ADHD can take quite a toll. It is tough for the individual who must cope with daily frustrations. It is rough on family members whose lives are regularly disrupted by outbursts, temper tantrums or other misbehavior.

It’s normal for parents to feel helpless and confused about the best ways to handle their child in these situations. Because kids with ADHD do not purposely decide to act up or not pay attention, traditional discipline—like spanking, yelling at, or calmly trying to reason with your son or daughter—usually does not work. Fortunately there are treatment options that can help alleviate the symptoms of ADHD and arm families with the tools needed to better handle problem behaviors when they arise.

These interventions include:

  • psychosocial interventions
  • medication
  • a combination of these two approaches

Psychosocial interventions

Research has shown that medication alone is not always sufficient. For more than two decades, psychosocial interventions such as parent training and behavioral modifications have been used for children with ADHD. A key goal is to teach parents and educators methods that equip them to better handle problems when they arise. In this approach they learn how to reward a child for positive behaviors and how to discourage negative behaviors. This therapy also seeks to teach a child techniques that can be used to control inattention and impulsive behaviors.

Preliminary research has shown that behavior modification is also effective for children with severe oppositional problems. Such an approach may lower the number or severity of oppositional behaviors, although the underlying condition—ADHD—remains.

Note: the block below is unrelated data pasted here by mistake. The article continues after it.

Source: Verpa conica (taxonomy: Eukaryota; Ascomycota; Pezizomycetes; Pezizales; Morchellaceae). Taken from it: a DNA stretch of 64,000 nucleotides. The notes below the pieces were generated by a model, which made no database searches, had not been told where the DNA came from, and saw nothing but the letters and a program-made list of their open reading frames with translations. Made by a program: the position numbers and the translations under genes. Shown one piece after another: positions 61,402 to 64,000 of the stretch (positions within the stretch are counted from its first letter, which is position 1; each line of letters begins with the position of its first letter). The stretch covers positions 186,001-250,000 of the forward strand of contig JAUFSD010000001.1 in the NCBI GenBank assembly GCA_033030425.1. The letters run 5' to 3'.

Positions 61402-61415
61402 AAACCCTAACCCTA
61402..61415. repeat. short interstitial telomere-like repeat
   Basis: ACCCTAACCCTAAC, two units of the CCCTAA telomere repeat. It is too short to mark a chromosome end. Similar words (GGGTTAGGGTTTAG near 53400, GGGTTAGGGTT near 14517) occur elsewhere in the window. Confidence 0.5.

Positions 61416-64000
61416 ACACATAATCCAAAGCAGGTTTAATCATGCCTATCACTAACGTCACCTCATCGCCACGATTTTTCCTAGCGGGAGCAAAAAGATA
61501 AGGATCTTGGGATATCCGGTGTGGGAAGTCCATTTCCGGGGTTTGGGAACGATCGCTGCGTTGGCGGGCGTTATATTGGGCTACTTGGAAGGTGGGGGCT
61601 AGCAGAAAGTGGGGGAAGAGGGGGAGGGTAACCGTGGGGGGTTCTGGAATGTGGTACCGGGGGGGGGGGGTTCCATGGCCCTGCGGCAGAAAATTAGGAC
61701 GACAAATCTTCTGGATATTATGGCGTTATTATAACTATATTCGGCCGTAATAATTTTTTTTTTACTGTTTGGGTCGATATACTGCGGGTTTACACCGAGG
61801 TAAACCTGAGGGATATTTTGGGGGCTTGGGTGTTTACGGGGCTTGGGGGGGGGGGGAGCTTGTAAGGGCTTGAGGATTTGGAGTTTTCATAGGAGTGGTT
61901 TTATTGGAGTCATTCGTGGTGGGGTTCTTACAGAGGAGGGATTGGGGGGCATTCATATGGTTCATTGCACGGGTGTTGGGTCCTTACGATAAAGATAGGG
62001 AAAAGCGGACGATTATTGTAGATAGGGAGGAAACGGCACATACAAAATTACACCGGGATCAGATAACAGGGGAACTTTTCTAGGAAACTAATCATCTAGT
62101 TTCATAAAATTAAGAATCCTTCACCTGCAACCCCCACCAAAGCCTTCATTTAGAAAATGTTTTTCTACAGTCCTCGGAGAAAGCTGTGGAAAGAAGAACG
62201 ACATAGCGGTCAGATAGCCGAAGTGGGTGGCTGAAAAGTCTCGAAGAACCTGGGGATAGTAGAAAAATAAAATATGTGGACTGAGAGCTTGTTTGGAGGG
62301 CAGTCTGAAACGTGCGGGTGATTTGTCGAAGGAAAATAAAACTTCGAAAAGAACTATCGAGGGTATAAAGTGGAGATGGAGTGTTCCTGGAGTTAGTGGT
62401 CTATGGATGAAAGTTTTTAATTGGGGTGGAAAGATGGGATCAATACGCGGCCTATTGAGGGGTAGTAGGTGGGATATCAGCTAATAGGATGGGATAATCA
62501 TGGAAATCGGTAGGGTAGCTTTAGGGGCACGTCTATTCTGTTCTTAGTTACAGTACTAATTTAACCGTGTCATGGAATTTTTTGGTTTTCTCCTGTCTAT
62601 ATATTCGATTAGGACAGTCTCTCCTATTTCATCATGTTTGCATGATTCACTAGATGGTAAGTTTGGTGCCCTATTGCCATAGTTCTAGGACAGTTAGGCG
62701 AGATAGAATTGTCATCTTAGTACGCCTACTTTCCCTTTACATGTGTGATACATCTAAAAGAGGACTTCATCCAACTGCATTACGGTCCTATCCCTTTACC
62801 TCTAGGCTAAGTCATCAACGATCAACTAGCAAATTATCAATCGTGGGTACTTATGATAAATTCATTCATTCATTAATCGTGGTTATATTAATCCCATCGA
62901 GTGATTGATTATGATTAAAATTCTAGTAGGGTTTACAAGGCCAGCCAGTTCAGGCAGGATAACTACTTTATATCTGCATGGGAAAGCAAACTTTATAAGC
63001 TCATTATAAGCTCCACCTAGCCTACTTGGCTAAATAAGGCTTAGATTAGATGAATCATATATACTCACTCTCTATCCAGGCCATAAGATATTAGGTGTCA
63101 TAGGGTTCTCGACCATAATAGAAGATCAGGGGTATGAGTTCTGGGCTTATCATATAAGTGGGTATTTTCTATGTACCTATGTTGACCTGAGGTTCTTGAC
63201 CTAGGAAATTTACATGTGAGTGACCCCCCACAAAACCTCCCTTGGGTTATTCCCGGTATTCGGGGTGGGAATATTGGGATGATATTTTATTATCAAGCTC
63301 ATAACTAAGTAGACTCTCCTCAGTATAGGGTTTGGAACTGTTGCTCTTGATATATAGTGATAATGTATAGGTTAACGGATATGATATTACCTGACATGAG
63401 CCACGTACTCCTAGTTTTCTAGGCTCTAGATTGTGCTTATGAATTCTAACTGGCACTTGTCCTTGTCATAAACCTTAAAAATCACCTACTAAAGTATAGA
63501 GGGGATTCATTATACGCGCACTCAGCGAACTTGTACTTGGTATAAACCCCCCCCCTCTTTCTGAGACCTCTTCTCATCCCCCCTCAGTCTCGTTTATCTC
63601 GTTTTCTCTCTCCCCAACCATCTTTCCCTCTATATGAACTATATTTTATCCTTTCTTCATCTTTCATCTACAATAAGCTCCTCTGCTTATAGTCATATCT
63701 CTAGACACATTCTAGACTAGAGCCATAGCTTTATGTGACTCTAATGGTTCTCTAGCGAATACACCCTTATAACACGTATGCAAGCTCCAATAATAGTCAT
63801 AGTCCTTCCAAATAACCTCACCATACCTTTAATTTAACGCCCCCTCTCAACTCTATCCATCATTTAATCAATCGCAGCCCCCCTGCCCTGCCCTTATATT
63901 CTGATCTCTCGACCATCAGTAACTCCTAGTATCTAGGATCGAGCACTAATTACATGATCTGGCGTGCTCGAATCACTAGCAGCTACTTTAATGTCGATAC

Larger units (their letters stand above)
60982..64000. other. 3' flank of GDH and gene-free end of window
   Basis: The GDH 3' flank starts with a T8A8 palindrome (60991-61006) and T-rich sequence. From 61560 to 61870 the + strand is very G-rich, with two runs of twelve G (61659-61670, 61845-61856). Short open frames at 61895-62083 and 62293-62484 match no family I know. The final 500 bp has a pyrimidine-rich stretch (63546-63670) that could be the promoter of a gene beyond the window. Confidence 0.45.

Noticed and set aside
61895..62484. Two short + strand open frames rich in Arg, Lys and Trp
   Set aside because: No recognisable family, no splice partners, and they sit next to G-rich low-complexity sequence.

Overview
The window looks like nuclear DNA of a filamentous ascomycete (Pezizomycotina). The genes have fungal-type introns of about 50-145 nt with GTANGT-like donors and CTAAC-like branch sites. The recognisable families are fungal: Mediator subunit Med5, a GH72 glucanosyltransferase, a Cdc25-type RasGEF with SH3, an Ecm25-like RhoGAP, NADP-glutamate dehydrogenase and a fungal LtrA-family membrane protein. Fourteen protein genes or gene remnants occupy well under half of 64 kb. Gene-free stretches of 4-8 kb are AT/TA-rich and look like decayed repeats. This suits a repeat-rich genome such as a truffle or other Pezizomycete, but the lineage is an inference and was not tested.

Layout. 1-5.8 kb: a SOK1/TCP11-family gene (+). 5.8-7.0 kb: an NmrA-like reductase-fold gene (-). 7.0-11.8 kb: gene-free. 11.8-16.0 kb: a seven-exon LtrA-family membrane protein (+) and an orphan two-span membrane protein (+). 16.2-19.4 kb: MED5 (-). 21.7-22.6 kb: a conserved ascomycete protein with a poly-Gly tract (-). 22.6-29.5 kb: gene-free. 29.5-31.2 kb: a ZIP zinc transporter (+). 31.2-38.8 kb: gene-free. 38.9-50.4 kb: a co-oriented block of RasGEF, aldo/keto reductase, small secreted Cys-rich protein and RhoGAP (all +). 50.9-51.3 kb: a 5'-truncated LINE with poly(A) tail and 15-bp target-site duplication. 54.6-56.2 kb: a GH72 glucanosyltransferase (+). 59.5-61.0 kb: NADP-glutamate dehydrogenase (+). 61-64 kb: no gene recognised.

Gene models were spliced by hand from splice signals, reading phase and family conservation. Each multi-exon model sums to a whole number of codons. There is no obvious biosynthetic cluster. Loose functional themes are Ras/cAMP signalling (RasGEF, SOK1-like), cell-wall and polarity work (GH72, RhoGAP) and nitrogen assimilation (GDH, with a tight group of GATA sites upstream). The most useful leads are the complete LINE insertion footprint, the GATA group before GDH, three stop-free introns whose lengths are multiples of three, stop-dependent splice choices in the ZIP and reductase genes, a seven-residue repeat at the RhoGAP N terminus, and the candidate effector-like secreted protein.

Medications

Used properly, medicines such as methylphenidate hydrochloride (Ritalin) and other stimulants help suppress and regulate impulsive behavior. They squelch hyperactivity, improve social interactions and help people with ADHD concentrate, enabling them to perform better in school and at work.

These medications also may help children with co-existing disorders control destructive behaviors. When used with proper medical supervision, they are considered generally safe and free of major unwanted side effects. (Some children may experience insomnia, stomachache or headache.) They rarely make children feel high or, on the flip side, overly sleepy or out of it. Although not known to be a significant problem, height and weight should be monitored with long-term use of these medications. These medications are not considered addictive in children. However, they should be carefully monitored in teenagers and adults because they can be misused.

It is important to understand that these medications are not a cure-all, but they can be highly effective when used appropriately in the right dosage for each individual. In fact, as many as nine out of 10 children do better when they are taking one of the most commonly used stimulants. However, in combination with other techniques such as behavior modification or counseling, symptoms may improve even more. Researchers are currently evaluating the effectiveness of medications in combination with these other approaches to determine the best route to take.